The house shown at the beginning and the end of the opening credits (as well as in establishing shots for scenes set at the Winslow house) is located at 1516 West Wrightwood Avenue in Chicago, Illinois (41°55′44″N 87°40′00″W / 41.92891°N 87.666779°W / 41.92891; -87.666779). The closing shot at the end of the credits with the Winslow family at the piano (which also was shown during the closing credits when there was no tag scene), in which the shot pans outside the house and the camera zooms out showing neighborhoods and the northside Chicago skyline (Wrigleyville) in the background, was originally used in the pilot episode "The Mama Who Came to Dinner" (though the scene featuring the Winslows before the pan was redone twice in seasons two and five).

The role of Richie as a baby was credited as being played by "Joseph [and] Julius Wright" in season 1, with Julius' name made to appear as Joseph's middle name in the titles-– the duo was credited this way because the show's producers did not want audiences to know that Richie was then played by twins-– the role of Richie as a baby was played by two children because California state law regulates the number of work hours for a young child, therefore it is common for the role of one baby in a television or film production to be played by twins (another Miller-Boyett series, Full House, credited Mary-Kate & Ashley Olsen in the same manner in its opening sequences until that show's seventh season). In season five, after Hopkins left the show, White was given special billing in response to the popularity he earned as Steve Urkel. Appearing last in the credits, he was credited as "and Jaleel White as Steve Urkel," starting in the sixth season (Hopkins was credited similarly as "and Telma Hopkins as Rachel" prior to season five). In season seven, the opening theme song and credit sequence were dropped entirely-– though it was brought back for one episode: "Talk's Cheap," the eighth episode of that same season-– for all other episodes during seasons seven through nine, the names of the show's main cast members, as well as co-executive producers and executive producers were shown during each episode's teaser scene.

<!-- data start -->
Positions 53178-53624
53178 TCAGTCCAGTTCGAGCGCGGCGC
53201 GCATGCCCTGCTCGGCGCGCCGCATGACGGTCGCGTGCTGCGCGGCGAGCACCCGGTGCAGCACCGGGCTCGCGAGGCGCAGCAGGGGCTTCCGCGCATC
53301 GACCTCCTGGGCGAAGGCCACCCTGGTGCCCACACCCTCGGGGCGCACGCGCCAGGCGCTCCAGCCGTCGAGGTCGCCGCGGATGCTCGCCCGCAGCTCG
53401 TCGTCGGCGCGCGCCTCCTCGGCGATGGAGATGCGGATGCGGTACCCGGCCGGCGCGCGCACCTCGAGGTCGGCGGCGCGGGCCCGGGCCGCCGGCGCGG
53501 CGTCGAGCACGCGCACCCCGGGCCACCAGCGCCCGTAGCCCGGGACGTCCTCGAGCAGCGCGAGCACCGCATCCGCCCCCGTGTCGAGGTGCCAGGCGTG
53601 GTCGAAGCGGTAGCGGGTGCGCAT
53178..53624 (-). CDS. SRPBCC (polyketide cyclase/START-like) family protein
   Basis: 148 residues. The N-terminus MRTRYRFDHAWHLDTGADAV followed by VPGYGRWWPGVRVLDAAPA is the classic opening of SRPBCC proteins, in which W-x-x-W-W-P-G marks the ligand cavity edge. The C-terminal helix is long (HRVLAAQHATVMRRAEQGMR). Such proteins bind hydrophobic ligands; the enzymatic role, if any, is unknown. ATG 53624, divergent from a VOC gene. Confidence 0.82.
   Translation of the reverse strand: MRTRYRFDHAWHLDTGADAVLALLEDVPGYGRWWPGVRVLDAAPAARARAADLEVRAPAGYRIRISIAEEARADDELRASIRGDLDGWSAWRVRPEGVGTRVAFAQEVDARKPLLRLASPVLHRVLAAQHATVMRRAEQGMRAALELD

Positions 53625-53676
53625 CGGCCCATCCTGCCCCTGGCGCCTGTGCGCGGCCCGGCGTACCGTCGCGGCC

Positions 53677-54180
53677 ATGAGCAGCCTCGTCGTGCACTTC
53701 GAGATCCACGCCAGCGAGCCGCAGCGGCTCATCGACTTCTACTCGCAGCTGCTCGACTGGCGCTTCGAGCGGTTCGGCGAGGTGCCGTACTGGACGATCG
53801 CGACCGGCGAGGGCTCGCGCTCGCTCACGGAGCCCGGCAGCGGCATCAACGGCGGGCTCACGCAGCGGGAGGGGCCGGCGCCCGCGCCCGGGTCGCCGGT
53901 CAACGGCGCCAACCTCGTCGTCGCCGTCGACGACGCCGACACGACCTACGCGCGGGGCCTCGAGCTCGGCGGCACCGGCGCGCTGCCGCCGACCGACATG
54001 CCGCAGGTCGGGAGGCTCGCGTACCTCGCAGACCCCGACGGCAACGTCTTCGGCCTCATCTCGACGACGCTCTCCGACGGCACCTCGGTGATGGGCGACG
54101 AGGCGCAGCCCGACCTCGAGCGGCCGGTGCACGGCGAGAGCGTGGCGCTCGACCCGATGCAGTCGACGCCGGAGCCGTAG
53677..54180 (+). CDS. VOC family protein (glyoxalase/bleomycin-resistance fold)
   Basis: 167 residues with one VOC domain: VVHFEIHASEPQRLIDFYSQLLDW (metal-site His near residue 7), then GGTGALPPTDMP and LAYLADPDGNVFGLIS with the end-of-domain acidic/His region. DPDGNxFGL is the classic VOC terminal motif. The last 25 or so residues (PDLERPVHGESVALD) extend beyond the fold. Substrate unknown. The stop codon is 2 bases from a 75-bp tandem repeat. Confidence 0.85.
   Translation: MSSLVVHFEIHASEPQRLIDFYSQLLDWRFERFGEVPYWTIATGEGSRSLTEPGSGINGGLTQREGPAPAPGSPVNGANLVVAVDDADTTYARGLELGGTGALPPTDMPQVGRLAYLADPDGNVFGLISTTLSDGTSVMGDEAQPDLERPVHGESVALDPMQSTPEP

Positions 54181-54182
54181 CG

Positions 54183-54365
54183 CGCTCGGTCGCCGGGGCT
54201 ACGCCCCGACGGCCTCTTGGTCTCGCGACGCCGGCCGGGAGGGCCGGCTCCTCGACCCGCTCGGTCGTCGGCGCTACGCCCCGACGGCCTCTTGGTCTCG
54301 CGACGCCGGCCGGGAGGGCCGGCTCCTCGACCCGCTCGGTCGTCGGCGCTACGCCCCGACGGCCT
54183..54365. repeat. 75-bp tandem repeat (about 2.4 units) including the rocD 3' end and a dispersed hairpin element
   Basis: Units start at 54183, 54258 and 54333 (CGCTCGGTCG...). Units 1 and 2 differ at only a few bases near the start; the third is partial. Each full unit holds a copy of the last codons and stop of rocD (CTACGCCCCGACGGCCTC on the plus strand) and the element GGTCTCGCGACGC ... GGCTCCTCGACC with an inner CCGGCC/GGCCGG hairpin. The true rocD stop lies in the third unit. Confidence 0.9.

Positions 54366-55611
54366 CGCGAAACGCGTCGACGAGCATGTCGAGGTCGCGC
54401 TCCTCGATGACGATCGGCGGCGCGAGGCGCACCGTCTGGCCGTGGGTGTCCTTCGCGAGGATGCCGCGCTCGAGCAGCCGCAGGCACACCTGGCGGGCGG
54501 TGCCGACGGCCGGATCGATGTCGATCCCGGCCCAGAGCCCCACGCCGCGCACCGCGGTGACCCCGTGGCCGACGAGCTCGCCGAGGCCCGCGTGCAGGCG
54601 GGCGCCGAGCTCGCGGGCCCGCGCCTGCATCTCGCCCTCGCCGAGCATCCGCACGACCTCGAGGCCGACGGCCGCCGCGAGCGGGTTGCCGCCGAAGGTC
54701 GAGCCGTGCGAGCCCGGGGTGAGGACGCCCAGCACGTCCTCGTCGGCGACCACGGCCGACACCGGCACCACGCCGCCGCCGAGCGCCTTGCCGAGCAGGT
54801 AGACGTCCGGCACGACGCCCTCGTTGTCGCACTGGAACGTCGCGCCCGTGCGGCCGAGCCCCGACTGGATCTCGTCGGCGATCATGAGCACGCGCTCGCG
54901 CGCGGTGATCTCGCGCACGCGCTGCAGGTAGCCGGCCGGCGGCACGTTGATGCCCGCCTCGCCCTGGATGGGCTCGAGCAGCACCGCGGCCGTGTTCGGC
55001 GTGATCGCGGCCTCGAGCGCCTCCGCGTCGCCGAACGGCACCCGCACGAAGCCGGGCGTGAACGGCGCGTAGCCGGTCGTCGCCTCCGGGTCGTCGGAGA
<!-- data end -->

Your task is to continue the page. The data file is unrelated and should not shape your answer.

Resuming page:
Crossovers with other TGIF shows[edit]

Family Matters is set in the same "TV universe" as several other TV shows related to ABC's TGIF or CBS' Block Party:

  • Perfect Strangers – Before Family Matters, Harriette Winslow was originally the elevator operator at the Chicago Chronicle newspaper office in the third and fourth seasons of Perfect Strangers. Family Matters was a spin-off series given to this character in 1989. In the second episode of Family Matters, Harriette was fired as elevator operator at the Chronicle, but was soon re-hired as "Chief of Security," which explained her absence from dealings with the Perfect Strangers cast.
  • Full House – In the season 4 Full House episode "Stephanie Gets Framed," Steve Urkel helps Stephanie Tanner (Jodie Sweetin) deal with her anxiety after she has to wear eyeglasses.
  • Boy Meets World – In the episode "Beauty and the Beast" Urkel sent a chain letter to his friend Cory Matthews (Ben Savage), who lived in Philadelphia. The two never actually appeared together on either show.